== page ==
This is the big news of the day:
The lone American prisoner of war from the Afghan conflict, captured by insurgents nearly five years ago, has been released to American forces in exchange for five Taliban prisoners held at Guantanamo Bay, Cuba, Obama administration officials said Saturday.Republicans, predictably, are furious:
The soldier, Sgt. Bowe Bergdahl, 28, was handed over to American Special Operations troops inside Afghanistan near the Pakistan border about 10:30 a.m. Saturday....
... senior Republicans on Capitol Hill said they were troubled by the means by which it was accomplished....But in all likelihood, if they'd gotten advance notice, the Republicans would have done everything in their power to block the release of Bergdahl -- as, reportedly, they did in 2012:
Top Republicans on the Senate and House armed services committees went so far as to accuse President Obama of having broken the law, which requires the administration to notify Congress before any transfers from Guantanamo are carried out.
Republican opposition to diplomatic compromise with the Taliban is blocking the release of a captured U.S soldier held since 2009 and broader negotiations aimed at a resolution of the decade-long war.In July 2012, Rolling Stone published a story about Bergdahl by Michael Hastings. Hastings noted that negotiations for a prisoner exchange were taking place, but were meeting resistance, particularly from Republicans, who planned to demagogue the issue if the released happened before the November election:
A recent German interview with a leading Afghan diplomatic mediator, Naquibullah Shorish, describes the stalled scenario for peace in some detail. The process, launched with Obama administration support in Qatar in 2010 under German mediation, was to begin with a prisoner exchange as a trial test for further talks. The American soldier, Sgt. Bowe Bigdahl, who was captured on June 30, 2009, was to be released in a swap for five Taliban detainees held in Guantanamo. The Taliban believed the exchange had US approval. But US Republican opposition made Congressional approval impossible, and the talks have floundered ever since....
The interview with Shorish, a mediator with links to all parties, appeared at aixpaix.de by the writer Otto Steinbicker on July 8 ...
According to White House sources, Marc Grossman, who replaced Richard Holbrooke as special envoy to Afghanistan and Pakistan, was given a direct warning by the president's opponents in Congress about trading Bowe for five Taliban prisoners during an election year. "They keep telling me it's going to be Obama's Willie Horton moment," Grossman warned the White House. The threat was as ugly as it was clear: The president's political enemies were prepared to use the release of violent prisoners to paint Obama as a Dukakis-like appeaser, just as Republicans did to the former Massachusetts governor during the 1988 campaign....(The fact that some believe Bergdahl became a POW because he deserted is something to keep in mind as this story develops.)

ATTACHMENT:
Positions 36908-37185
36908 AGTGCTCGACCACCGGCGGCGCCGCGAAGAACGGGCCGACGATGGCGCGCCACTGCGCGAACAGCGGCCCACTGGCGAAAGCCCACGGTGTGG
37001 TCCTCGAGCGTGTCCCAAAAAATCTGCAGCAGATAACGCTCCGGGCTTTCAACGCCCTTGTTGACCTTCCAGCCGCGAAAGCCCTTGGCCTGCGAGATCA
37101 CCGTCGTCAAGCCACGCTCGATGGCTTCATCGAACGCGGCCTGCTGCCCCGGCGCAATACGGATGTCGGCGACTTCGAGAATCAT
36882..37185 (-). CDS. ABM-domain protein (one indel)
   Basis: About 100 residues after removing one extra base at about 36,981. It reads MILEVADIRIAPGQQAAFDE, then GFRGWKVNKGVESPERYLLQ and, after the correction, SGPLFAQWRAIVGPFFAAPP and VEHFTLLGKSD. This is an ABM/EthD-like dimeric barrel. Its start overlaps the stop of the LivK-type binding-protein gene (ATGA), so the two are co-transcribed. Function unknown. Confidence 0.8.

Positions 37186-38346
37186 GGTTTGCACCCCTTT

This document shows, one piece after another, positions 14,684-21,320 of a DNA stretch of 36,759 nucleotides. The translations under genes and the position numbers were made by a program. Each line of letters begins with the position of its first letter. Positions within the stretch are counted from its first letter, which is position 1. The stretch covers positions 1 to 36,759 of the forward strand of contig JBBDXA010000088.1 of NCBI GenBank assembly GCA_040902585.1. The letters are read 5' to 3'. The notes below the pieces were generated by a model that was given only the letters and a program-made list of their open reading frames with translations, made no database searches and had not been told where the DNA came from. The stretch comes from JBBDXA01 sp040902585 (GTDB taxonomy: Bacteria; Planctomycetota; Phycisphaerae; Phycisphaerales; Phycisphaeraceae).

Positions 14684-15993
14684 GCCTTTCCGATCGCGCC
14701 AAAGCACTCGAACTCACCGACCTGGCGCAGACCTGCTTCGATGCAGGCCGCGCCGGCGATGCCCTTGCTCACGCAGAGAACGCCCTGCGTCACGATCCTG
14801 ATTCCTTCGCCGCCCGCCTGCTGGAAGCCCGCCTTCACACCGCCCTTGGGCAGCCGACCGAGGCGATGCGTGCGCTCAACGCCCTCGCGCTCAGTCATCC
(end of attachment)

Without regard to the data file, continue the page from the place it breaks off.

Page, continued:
The tensions came to a boil in January, when administration officials went to Capitol Hill to brief a handful of senators on the possibility of a prisoner exchange....
[Senator John] McCain reluctantly came around on the prisoner exchange, according to those present at the meeting, but he has continued to speak out against negotiating with the Taliban. Opposition has also come from Sen. Saxby Chambliss, a Republican from Georgia who won election with a vicious smear campaign against former Sen. Max Cleland, a decorated Vietnam veteran who lost three limbs in the war. Chambliss, according to Bowe's father, has insisted that America shouldn't make a prisoner trade for a "deserter."
It should be noted that objections to the Bergdahl negotiations didn't just come from Republicans, according to Hastings:
Some top-level officials within the administration, including Defense Secretary Leon Panetta and Secretary of State Hillary Clinton, are very wary about making a swap for Bowe. "Panetta and Hillary don't give a shit about getting him home," says one senior U.S. official involved in the negotiations. "They want to be able to say they COINed their way out of Afghanistan, or whatever, so it doesn't look like they are cutting and running." (Both Clinton and Panetta, by law, would have to sign off on any exchange.)But on the question of whether negotiations like this put Americans at risk, I'll quote Hastings again:
Those in the Pentagon who oppose the prisoner exchange have insisted that the deal would send the wrong message to America's enemies. "The Pentagon is making the argument that American soldiers would become targets for kidnapping," says a senior administration official. "We pushed back on that. They already are -- the Taliban and Al Qaeda have been using their resources to kidnap Americans for years." Prisoner exchanges take place at the ground level all the time in Afghanistan, and Gen. David Petraeus, now the head of the CIA, has pointed out in discussions about Bowe that U.S. forces made distasteful swaps in Iraq -- including one involving Qais Khazali, a Shiite extremist who orchestrated the kidnapping and execution of four U.S. soldiers in Karbala in 2007. Even a hard-line Israeli nationalist like Benjamin Netanyahu has recognized the value of a single soldier: In October, the prime minister agreed to free 1,027 Palestinian prisoners in exchange for the release of Gilad Shalit, an Israeli corporal who had been held captive by Hamas for five years. The move was overwhelmingly supported by the majority of Israelis. "The Israelis really care about the value of one life," says a senior U.S. official. "Does the American public?"Does the American public? Do Republicans? We'll see.